5 Websites with Great Tips to Improve Your Mental Health

December 13, 2016

If you’re looking for a work distraction or have a few minutes, instead of getting lost in social media or reading fake news, try some of these:

 

1. Greater Good in Action: Science-Based Practices for a Meaningful Life

Here you’ll find fast, inexpensive activities you can try in order to build traits like empathy, mindfulness, optimism, and self-compassion. As the title suggests, the methods are research-based. This website is the product of collaboration between UC Berkeley’s Greater Good Science Center and HopeLab.

 

2. Jon Kabat-Zinn, PhD Mindfulness Video Links

This is a collection of links to some of the many great online videos of Dr. Kabat-Zinn. He is a leader of mindfulness practice, as well as mindfulness. Earning a PhD in molecular biology from MIT in 1971, he has a science/research undercurrent to his work. His combination of knowledge and humor make mindfulness accessible, and I love that he doesn’t take himself too seriously.

 

3. How Sleep and Mental Health Are Linked in the Brain

Dr. Russell Foster, Professor of Circadian Neuroscience, writes about his sleep research, drawing strong parallels between sleep and mental health. He also has a 20-minute TED Talk, Why Do We Sleep?, which includes tips to improve your sleeping.  There’s a 9-minute version of the same TED Talk linked in his other article, Why Sleep Could Be the Key to Tackling Mental Illness.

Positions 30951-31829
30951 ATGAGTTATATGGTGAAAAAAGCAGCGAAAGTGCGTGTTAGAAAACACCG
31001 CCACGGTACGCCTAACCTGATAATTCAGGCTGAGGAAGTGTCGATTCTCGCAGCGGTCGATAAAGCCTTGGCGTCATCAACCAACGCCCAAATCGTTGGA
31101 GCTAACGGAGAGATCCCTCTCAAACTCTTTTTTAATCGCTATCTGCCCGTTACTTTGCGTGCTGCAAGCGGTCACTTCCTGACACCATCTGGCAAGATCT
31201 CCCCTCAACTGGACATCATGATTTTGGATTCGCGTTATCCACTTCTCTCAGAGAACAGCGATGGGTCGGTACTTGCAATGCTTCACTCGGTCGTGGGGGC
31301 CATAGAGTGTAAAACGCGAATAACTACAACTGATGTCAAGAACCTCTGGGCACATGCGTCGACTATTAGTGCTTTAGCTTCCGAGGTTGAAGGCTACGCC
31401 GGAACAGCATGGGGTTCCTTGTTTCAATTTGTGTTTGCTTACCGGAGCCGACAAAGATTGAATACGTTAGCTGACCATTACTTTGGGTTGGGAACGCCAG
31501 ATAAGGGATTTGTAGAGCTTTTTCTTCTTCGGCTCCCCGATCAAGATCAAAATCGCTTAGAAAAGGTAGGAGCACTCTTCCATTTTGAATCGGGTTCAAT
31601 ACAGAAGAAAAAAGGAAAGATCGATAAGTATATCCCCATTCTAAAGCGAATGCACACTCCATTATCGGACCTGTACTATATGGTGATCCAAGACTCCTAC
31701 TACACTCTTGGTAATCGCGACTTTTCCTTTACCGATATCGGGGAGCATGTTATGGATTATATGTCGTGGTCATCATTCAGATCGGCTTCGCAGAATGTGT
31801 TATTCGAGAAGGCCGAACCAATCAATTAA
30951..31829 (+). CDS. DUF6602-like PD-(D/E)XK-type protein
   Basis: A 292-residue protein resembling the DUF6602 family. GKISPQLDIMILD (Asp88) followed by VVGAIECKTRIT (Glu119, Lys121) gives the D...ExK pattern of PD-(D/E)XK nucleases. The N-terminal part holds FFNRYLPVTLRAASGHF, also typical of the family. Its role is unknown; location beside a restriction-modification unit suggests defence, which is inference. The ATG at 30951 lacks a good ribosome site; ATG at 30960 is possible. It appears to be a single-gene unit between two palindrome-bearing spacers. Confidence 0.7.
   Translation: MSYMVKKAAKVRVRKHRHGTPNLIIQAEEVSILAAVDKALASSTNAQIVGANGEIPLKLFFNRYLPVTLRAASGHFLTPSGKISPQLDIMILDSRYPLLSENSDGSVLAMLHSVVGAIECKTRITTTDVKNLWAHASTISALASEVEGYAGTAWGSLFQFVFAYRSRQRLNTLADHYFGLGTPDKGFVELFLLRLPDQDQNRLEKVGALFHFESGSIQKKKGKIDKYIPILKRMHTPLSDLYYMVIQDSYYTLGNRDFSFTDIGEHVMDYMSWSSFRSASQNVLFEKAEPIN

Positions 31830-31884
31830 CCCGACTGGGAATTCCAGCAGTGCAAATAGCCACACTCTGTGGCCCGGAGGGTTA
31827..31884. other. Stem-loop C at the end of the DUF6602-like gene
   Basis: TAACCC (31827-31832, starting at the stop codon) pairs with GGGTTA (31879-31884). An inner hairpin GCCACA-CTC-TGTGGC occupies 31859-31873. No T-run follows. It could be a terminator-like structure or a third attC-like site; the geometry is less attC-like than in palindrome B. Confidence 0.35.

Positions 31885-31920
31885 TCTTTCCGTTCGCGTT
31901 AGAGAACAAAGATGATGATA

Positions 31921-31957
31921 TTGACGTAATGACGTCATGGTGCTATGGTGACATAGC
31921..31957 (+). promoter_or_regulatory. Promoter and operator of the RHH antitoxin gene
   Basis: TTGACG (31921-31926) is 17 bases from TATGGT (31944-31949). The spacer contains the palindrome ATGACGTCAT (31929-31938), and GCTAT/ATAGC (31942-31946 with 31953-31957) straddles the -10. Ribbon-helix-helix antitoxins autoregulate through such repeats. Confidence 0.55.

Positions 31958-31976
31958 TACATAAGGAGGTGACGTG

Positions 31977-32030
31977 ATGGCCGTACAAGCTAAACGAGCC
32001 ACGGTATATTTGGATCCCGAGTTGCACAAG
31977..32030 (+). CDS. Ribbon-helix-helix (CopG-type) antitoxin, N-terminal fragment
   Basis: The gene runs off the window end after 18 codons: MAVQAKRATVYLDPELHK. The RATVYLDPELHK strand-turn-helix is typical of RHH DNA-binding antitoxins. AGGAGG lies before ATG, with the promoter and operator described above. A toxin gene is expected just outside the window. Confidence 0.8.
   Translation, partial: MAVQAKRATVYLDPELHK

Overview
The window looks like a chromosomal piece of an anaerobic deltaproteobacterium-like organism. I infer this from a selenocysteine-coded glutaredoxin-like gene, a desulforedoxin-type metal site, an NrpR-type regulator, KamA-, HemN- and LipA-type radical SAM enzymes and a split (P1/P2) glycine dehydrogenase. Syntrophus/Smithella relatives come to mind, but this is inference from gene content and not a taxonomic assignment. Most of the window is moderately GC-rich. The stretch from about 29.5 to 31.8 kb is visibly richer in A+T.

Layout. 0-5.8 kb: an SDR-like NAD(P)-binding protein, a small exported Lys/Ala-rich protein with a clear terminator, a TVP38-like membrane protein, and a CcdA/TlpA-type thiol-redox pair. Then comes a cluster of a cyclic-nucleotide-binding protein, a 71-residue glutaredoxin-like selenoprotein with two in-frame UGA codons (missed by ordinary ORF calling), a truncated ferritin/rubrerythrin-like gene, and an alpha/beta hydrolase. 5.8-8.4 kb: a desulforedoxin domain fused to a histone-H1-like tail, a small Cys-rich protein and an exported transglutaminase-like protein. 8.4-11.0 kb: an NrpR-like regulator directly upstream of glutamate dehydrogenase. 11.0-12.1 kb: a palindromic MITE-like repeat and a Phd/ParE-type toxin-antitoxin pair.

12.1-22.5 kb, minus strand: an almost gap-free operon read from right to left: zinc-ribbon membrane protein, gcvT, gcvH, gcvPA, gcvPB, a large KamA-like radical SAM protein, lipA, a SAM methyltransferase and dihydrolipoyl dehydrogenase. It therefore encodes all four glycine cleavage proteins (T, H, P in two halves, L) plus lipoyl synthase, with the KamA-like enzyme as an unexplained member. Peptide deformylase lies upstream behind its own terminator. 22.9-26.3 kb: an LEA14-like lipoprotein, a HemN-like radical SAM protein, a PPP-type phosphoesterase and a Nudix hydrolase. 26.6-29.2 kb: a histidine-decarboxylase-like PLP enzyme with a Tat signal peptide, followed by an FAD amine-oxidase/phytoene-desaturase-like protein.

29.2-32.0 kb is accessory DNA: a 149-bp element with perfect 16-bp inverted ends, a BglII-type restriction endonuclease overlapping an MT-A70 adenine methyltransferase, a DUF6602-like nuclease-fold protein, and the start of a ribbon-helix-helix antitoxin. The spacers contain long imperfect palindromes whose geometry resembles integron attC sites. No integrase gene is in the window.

4. Resiliency

With a focus on business, the Resiliency Center has a tool for testing your own resiliency, guidelines for building resiliency, and many articles and newsletters full of information.

 

5. Physical Activity Basics​​

This webpage, part of the Center for Disease Control ​​and Prevention website, lists videos of ​

​physical activities to do at home or at the gym, with links on the left for more information.

We often think about our mental health as separate from our physical health, but they are so connected. Everything we experience – whether it’s a movement, physical sensation, thought, or feeling - is the result of chemical reactions in our brains. It’s definitive: physical activity has been proven to improve mental health. When people claim to hate exercising or physical activity, generally they haven’t found activities that are a good fit for their body type, fitness level, and general preferences.

 

 

 

 

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